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The European Commission has published a preliminary list of U.S. products on which the EU could impose additional tariffs of up to 100 percent in a long-running transatlantic dispute over aircraft subsidies. The list covers hundreds of items, including aircraft, auto parts, tractors, handbags, video game consoles, chemicals, and food products, with an annual import value of $20 billion.
In a break with a years-long series of rulings, a World Trade Organization dispute settlement panel has upheld a U.S. use of zeroing, a controversial methodology used in trade remedy cases that generally results in higher antidumping and countervailing duties. The decision will be appealed by Canada, which brought the case to challenge U.S. AD/CV duties on softwood lumber imported from that country.
Imports and exports transiting the U.S.-Mexico border are continuing to see delays as U.S. Customs and Border Protection shifts personnel away from cargo processing operations to deal with what the agency has described as a “dramatic increase” in illegal immigration.
U.S. Customs and Border Protection is planning to add to the Automated Commercial Environment this year functionality not previously included on its deployment schedule, including consolidated express filings, enhancements to mass liquidations, and collections. However, CBP has pushed back the deployment of some functionality as well.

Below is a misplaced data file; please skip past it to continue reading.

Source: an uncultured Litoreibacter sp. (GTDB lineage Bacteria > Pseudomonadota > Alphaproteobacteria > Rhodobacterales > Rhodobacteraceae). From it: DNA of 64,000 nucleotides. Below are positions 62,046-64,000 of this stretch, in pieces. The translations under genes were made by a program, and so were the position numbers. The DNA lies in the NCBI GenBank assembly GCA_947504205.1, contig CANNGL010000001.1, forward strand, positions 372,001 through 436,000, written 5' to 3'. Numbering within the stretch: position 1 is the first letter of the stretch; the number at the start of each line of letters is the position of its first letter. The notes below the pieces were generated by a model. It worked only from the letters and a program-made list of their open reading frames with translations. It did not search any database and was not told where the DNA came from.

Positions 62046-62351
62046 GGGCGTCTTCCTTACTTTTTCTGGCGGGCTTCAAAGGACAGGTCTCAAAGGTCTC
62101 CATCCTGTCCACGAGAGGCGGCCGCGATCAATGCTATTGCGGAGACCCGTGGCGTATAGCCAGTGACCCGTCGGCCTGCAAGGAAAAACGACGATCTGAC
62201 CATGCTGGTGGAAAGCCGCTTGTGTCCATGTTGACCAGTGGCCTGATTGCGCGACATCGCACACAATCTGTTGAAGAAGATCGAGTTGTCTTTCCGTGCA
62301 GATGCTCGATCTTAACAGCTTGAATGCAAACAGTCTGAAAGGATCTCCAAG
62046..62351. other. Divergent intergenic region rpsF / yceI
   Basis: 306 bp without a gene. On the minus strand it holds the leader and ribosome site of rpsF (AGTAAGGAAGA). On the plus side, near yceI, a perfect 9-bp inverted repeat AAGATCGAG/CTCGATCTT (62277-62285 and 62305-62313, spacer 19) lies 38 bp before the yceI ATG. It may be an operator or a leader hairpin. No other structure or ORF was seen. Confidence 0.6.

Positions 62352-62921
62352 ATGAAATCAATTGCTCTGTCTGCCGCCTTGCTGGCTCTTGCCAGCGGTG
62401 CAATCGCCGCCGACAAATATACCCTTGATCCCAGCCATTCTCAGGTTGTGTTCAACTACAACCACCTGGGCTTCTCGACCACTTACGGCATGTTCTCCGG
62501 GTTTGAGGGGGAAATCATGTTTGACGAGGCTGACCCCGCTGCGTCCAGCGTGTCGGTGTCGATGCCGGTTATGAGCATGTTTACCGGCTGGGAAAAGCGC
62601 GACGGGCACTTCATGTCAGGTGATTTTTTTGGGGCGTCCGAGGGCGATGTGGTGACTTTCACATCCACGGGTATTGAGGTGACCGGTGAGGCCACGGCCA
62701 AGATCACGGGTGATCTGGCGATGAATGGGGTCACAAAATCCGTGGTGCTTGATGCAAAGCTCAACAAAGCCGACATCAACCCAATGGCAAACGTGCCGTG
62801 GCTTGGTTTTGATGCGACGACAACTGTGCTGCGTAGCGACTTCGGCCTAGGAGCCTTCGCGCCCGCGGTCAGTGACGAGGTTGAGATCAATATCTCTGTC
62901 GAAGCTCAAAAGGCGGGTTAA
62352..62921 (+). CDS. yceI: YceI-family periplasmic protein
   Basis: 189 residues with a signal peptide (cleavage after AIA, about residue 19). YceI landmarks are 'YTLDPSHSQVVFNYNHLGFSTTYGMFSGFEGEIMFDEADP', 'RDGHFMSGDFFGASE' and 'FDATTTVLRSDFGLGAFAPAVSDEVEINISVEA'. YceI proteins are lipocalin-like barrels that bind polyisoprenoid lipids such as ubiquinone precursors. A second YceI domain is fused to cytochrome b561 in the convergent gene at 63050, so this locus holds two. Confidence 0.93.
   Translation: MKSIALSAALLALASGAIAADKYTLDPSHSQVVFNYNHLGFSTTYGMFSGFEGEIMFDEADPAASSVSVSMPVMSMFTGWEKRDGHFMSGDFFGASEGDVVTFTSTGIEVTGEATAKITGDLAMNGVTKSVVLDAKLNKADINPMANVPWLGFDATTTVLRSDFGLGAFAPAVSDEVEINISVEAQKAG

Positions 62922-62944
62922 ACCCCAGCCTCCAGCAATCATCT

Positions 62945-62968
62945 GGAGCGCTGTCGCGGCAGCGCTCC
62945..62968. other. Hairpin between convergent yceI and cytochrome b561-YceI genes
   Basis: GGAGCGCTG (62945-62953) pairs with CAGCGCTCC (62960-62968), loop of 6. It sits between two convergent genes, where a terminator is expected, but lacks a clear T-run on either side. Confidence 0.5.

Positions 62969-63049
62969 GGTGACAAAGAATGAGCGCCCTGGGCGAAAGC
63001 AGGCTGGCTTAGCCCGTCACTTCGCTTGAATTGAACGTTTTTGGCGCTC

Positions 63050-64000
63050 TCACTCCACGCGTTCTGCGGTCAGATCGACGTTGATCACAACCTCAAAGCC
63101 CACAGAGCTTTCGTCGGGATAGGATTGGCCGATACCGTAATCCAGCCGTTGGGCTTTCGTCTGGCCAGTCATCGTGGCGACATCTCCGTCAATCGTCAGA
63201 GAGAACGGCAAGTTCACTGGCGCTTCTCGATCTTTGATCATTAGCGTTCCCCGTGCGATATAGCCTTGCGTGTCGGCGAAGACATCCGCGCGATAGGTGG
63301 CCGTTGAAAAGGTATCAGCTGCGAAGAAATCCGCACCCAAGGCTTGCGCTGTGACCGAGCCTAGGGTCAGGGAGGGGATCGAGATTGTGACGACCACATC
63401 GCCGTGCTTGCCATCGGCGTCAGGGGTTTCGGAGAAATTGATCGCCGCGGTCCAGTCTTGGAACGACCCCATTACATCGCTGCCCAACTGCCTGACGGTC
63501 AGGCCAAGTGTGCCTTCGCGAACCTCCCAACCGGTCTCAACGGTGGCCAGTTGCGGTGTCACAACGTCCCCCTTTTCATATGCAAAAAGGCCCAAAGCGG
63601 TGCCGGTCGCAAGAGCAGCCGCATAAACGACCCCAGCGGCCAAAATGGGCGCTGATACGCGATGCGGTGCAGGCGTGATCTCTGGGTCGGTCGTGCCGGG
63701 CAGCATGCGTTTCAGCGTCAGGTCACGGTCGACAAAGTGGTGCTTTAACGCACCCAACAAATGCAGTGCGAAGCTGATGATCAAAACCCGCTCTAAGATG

In its first-ever decision on the matter, the World Trade Organization ruled recently that trade restrictions imposed by member countries on national security grounds are reviewable. The decision could open the door for the WTO to strike down U.S. tariff increases on steel and aluminum products.
The new China Customs notice provides some helpful clarification on this issue and confirms ST&R’s previous understanding of the legal basis of royalty declaration. However, it also carries important legal implications.
Hundreds of goods imported from the European Union are on a preliminary list of products that could be subject to additional tariffs as early as this summer in a long-running dispute over aircraft subsidies. Importers of goods on this list should consider taking proactive measures to mitigate the impact of any potential tariff increase, such as working to have their products omitted from the final list or considering alternative sourcing locations.
The Trump administration has denied hundreds more requests for exclusions from the additional tariffs it has imposed on imports from China but has approved additional requests as well, according to information made available by the Office of the U.S. Trade Representative. Most such requests are still under consideration but USTR is making progress in conducting its reviews.
The Office of the U.S. Trade Representative has issued its annual National Trade Estimate report, which describes significant foreign barriers to U.S. exports of goods and services, foreign direct investment, and e-commerce as well as the actions being taken to address those barriers. The NTE report covers significant barriers, including those that may be consistent with international trade rules (e.g., very high tariffs), affecting U.S. exports to 61 countries, the European Union, Taiwan, Hong Kong, and the Arab League.